KarMel Scholarship 2008


Honorable Mention:

Best Family of Gay Person

“My Family”

By Amy Rogers - NY



Desciption of Submission: “A reflective essay on growing up with lesbian parents.  Problems I faced in school with family and how it affected the person I have became.” - Amy


Why Karen and Melody Liked It:  We loved how her story told of her family's struggle to hide her Mom's sexuality in an attempt to fit in and how lonely it can be for a child trying to cope with such grown-up issues.





                        Traditionally speaking, my family is the opposite. Sure you wouldn’t know it when you walk into my home, but it’s the truth. We may have a small brick house with family pictures adorning the walls and a fluffy little dog that greets you when you walk in, but that doesn’t mean we’re normal. It doesn’t matter that there are five children that call this place home or that we eat dinner every night together. It doesn’t make a difference that there’s always a good meal on the table and that the bills are always on time. In the end all of this is insignificant because my mother is a lesbian… or at least that it the message I have been given my whole life.

            From before I could actually understand what the word “gay” really meant I have known it is something to hide. When my mother came out and got together with her partner, Anne, I was nine years old. She told me not to tell any of my friends. I remember the conversation vividly, “Don’t tell them until there old enough to think on their own,” she said. I listened and told all of my friends Anne was my Aunt until I was thirteen. By then I knew why it was something to hide. I heard gay jokes, I saw it being used to hurt people’s feelings, I saw people getting beat up because other children thought they were gay. The place I live is a traditional, conservative, republican neighborhood where almost everyone attends Church on Sundays. Being gay was contagious. Even my cousins weren’t allowed in a room alone with us any more. As far as I knew we were the only “gay” family anywhere nearby.

            In high school things changed slightly, I found a group, the gay jokes calmed down, I was rude back to my relatives and even my mother started to come out of the closet to more people. Most of my friends knew that Anne wasn’t really my Aunt and would crack harmless jokes like telling me they could tell I was raised by lesbians by my style. Who else would wear Doc Martens to a sweet sixteen? But there were still moments I would find myself hiding the truth out of fear. I once got into a huge argument with a friend who didn’t know my mother was gay. He was saying lesbians and gays shouldn’t be allowed to have children because they would be “abnormal.” At one point he actually compared them to criminals in their ability to raise “normal” children. I should have told him then, but I didn’t, I continued to hide it because I feared his reaction.

            What I’m actually afraid of I don’t know. Maybe the horror stories of people’s homes being vandalized or maybe just that I would become a social outcast. Whatever it is I know I’m not the only one. I know other “families like mine,” now. All of the children struggle with this unknown fear. For all of us it’s different. Some fear being bullied, others fear they’ll be thought to be gay too. Our parents fear we’ll be beaten up or will have to face the prejudices of the world before we are ready. They try to protect us differently. Some parents send their kids to gay friendly schools and live in gay friendly neighborhoods, others just make sure their kids know how to protect themselves; many live in the closet and try to appear as “normal” as possible to give their children time to prepare for the world. But they can’t protect us forever. We’re all bound to be picked on, insulted, abused, ostracized and analayised at some point. We’re children growing up in a society where our parents make headline news by marrying the person they love. We’re statistics in a violently growing debate that has the power to decide elections and change history. We are all at once damned and praised for our pride. Every step we take in public “out of the closet,” is watched with curiosity or disgust. There are many times that we feel like we are under constant surveillance, like we’re living under a microscope.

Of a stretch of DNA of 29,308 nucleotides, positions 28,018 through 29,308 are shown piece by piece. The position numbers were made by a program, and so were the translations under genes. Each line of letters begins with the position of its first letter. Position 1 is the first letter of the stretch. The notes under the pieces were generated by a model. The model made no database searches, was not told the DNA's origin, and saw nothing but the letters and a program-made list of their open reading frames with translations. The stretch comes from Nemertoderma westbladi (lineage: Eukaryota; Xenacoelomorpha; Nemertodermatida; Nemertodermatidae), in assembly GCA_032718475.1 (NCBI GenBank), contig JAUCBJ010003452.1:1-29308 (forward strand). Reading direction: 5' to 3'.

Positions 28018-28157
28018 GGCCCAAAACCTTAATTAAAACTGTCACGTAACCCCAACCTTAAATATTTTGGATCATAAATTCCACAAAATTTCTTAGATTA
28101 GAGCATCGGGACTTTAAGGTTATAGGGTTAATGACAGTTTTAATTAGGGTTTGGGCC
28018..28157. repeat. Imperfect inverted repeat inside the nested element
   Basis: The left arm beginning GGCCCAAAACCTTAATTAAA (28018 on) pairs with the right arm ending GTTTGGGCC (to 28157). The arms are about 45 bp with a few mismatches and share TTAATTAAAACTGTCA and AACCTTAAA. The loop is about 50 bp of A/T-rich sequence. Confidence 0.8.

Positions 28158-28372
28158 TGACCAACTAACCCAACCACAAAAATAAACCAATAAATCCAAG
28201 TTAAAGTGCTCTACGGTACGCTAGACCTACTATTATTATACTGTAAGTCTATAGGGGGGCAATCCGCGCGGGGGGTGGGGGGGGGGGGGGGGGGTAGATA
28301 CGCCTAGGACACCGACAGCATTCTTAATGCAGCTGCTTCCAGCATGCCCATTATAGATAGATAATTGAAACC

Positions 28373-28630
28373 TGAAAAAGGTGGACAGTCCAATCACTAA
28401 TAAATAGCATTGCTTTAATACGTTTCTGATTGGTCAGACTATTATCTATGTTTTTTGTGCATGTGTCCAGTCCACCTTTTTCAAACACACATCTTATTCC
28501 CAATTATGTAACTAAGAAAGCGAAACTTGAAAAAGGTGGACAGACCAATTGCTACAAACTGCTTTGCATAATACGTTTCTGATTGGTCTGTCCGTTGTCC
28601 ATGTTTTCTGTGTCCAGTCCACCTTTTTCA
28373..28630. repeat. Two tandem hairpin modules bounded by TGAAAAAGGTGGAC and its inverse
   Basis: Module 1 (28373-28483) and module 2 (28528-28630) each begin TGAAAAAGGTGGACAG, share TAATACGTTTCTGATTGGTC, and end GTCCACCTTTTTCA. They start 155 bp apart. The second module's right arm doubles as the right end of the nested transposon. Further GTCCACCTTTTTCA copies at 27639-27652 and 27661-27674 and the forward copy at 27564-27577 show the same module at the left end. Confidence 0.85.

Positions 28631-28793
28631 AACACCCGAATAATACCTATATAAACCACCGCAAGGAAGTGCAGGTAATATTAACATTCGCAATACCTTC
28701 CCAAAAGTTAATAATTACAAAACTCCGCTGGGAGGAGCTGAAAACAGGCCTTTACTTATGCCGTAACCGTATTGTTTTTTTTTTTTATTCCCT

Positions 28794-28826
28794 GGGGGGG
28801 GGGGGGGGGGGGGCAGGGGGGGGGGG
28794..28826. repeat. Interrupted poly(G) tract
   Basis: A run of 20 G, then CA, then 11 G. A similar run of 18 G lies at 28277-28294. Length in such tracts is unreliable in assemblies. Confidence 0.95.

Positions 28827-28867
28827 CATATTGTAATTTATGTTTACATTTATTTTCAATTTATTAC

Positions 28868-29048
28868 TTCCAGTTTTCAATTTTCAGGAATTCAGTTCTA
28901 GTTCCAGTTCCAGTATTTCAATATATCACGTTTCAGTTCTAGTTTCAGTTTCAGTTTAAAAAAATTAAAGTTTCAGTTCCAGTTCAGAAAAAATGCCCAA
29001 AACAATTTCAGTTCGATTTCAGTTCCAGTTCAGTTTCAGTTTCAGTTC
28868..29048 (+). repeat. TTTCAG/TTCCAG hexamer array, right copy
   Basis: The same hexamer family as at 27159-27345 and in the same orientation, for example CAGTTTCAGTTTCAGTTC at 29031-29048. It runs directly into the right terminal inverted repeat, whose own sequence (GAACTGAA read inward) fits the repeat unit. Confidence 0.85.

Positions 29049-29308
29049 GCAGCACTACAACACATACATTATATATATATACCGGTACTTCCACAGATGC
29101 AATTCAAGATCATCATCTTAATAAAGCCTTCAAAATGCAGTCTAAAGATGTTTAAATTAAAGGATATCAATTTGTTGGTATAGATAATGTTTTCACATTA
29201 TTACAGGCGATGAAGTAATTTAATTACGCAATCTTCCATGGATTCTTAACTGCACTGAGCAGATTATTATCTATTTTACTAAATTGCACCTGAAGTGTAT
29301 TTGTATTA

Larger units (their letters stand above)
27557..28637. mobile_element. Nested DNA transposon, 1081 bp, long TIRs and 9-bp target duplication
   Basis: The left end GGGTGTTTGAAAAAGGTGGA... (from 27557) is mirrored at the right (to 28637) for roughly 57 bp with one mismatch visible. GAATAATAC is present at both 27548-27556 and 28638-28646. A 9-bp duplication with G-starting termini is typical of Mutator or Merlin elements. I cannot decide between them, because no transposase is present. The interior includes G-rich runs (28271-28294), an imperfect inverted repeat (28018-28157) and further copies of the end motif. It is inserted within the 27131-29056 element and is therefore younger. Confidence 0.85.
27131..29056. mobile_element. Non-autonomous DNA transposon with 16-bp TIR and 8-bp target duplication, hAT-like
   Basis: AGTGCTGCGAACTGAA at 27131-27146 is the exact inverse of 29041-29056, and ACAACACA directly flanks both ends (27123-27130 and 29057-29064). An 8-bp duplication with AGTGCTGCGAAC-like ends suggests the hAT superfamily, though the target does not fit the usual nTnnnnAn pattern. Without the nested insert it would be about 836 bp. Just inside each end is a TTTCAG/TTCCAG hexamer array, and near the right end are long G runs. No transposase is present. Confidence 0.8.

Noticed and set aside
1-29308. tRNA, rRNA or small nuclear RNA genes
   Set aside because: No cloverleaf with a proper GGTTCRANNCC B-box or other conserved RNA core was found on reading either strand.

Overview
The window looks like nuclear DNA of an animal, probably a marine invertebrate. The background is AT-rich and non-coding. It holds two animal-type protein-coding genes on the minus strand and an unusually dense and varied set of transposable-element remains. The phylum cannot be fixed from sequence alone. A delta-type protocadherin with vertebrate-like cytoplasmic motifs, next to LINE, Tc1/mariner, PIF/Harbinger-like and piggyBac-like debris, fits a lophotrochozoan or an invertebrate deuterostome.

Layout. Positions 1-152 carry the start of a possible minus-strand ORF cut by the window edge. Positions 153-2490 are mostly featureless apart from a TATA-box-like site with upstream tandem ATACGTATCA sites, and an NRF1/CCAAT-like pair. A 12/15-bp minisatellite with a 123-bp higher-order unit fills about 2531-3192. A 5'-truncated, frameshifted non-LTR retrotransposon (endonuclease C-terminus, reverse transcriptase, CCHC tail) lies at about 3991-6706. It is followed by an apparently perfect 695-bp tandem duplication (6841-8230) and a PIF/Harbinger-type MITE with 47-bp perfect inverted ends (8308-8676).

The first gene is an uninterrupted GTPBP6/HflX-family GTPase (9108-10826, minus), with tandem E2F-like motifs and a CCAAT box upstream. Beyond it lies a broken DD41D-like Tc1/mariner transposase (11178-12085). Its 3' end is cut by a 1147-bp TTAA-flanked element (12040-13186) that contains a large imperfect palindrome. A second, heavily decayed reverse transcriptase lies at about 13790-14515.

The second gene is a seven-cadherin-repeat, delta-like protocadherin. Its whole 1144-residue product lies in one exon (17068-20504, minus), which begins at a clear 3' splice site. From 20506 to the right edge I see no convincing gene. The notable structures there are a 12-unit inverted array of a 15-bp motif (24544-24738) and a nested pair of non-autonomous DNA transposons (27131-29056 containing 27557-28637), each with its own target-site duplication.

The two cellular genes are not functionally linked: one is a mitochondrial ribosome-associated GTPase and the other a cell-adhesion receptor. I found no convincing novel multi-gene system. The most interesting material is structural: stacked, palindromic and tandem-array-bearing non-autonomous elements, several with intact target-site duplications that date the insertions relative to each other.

Our parents will never be able to protect us from these things and most of us do not want them to. We are part of the next generation of activists and we step forward in complete understanding of what we face. We want to make a place where grandchildren of lesbians and gays are not looked at as we were when out in public with our parents. We want a place where we don’t have to fear if someone is going to attack our mothers or fathers because their holding hands in public or because they are buying furniture as a couple. And many of us are prepared to step up and be heard. And maybe by telling our stories we will be comforted ten or twenty years from now by seeing how things have changed. Maybe one day a nine year old girl with gay fathers will be able to stand in front of her class and show her family tree with a proud smile on her face and no fear in her eyes.